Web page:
Ophelia Parrish was an 1869 graduate of Christian Female College, a two-year school for young ladies in Columbia, MO. She traveled extensively in Europe and the Holy Lands, taught for a time in a rural school and was principal at Pierce City, 1880-81, before accepting her first long-term appointment as English and French teacher at Springfield High School. In 1890, she took a year’s leave to study at the Berlitz School of Languages in Berlin and at the Sorbonne and College of France in Paris. She then returned to Springfield High for an additional year before being named Assistant Superintendent of Schools in 1893. She left the Springfield system in 1899 to join the faculty at the First District Normal School.
Miss Parrish was the first faculty appointment made by the Normal’s new president, John R Kirk, when he named her Supervisor of the Demonstration School. This was an elementary school operated on campus by the Normal faculty as a practice school for its student teachers. In 1903, when the decision was made to consolidate all the departmental libraries into one central college library, the Board of Regents selected her as the first full-time Librarian and gave her the assignment of organizing the new facility.
In addition to her year of study in Europe, Miss Parrish continued her education by attending various institutes and summer sessions. She studied at the Martha’s Vinyard Summer School, 1890, and the Cook County [IL] Normal, the summers of 1894 & 1895. After being named Librarian, she took courses in her new field at the Library School, Chautauqua, NY and spent the 1914-15 winter quarter training at Joseph F Daniels’ library school in Riverside, CA.
Off campus, Miss Parrish was active in the Missouri Federation of Women’s Clubs. She served at least two terms as the State Chair of the organization’s Bureau of Literature and Reciprocity, the committee that was charged with aiding local clubs in organizing their libraries in “regular library order”.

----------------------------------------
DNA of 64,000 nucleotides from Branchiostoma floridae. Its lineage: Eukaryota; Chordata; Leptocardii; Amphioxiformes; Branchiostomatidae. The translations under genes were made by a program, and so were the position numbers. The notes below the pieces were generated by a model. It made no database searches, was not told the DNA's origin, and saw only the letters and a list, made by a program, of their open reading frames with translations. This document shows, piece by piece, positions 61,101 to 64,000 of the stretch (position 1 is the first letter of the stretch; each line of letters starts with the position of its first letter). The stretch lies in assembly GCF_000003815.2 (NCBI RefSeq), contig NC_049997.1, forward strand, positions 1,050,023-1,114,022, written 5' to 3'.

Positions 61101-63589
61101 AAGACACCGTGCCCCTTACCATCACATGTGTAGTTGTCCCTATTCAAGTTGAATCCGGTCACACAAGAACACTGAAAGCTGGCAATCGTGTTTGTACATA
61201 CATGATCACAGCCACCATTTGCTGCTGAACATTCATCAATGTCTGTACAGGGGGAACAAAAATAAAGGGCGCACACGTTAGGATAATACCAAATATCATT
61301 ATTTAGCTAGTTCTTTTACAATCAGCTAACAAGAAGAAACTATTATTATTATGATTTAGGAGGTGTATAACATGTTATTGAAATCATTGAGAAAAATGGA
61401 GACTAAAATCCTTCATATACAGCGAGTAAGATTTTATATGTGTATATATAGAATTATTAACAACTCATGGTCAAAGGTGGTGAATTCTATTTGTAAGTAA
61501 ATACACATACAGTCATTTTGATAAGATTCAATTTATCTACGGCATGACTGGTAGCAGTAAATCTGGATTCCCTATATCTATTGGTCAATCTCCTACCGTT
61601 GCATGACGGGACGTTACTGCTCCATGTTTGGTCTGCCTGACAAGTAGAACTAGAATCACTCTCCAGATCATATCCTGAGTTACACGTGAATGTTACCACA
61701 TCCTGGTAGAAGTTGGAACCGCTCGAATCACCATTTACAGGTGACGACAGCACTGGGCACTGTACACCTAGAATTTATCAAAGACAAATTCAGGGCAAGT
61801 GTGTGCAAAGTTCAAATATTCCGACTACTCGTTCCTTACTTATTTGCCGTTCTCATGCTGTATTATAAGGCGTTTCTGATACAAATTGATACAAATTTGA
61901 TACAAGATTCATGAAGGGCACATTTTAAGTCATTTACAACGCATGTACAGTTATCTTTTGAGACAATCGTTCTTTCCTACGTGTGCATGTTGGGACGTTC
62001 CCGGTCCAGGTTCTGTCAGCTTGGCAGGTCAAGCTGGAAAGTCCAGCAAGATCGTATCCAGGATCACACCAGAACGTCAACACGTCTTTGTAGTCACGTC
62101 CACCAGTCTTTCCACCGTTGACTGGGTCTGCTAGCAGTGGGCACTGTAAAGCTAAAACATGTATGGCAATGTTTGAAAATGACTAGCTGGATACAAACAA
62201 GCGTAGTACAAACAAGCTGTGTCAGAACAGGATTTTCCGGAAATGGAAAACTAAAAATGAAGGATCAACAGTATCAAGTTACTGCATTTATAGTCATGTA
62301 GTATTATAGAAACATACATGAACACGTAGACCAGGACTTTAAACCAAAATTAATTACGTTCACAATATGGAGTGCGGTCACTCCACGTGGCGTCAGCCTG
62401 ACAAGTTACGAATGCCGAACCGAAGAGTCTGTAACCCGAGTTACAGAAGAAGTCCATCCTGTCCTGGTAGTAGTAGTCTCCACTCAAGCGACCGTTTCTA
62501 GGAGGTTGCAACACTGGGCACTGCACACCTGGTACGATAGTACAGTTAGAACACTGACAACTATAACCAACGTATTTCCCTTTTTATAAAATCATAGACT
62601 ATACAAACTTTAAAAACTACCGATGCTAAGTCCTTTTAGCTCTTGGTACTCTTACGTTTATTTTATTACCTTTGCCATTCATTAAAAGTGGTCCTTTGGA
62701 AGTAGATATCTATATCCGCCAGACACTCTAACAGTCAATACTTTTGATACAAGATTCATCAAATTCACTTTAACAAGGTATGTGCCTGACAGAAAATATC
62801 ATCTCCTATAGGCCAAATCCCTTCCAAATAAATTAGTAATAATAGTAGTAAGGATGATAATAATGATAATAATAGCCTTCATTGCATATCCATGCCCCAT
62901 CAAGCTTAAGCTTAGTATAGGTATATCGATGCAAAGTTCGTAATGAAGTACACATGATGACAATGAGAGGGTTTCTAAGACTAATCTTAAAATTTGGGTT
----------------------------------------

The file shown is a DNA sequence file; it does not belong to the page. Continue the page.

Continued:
Ophelia Ann Parrish, the daughter of Dr William & Ann Mirah (Eastin) Parrish, was born July 5, 1850 in Springfield, MO and died October 29, 1915 in Kirksville. After a short memorial service at the funeral home in Kirksville, a large procession of students accompanied her casket to the Kirksville Wabash depot. President Kirk and several faculty members then took her home for burial at Springfield Cemetery.
The Gentry-Parrish Memorial Loan Fund, for students who needed financial to help stay in school, was established in honor of Miss Parrish and Professor BP Gentry by students and faculty that fall. Gentry died from injuries received in a street car accident in Kansas City less than a week after Miss Parrish’s death. Other campus memorials to her include Ophelia Parrish Building built in 1922 and an oil portrait by Jack Bohrer dedicated in 1948. “OP”, as the building is known in campus oral shorthand, was for many years the home of Kirksville Junior High and served as the college’s practice school. It now houses the university's art, music & theatre departments with up-to-date classrooms, studios, performance halls and art galleries. The larger than life-size portrait of the school’s first librarian hangs in Pickler Memorial Library’s Special Collections Department.
“Miss Parrish’s Illness Fatal”. The Index. November 5, 1915.
“Memorial Number”. The Index. November 19, 1915.
Ryle, Walter H. Centennial History of the Northeast Missouri State Teachers College. Kirksville: the College, 1972.
Selby, P.O. One Hundred Twenty-Three Biographies of Deceased Faculty Members. Kirksville: Northeast Missouri State Teachers College, 1962.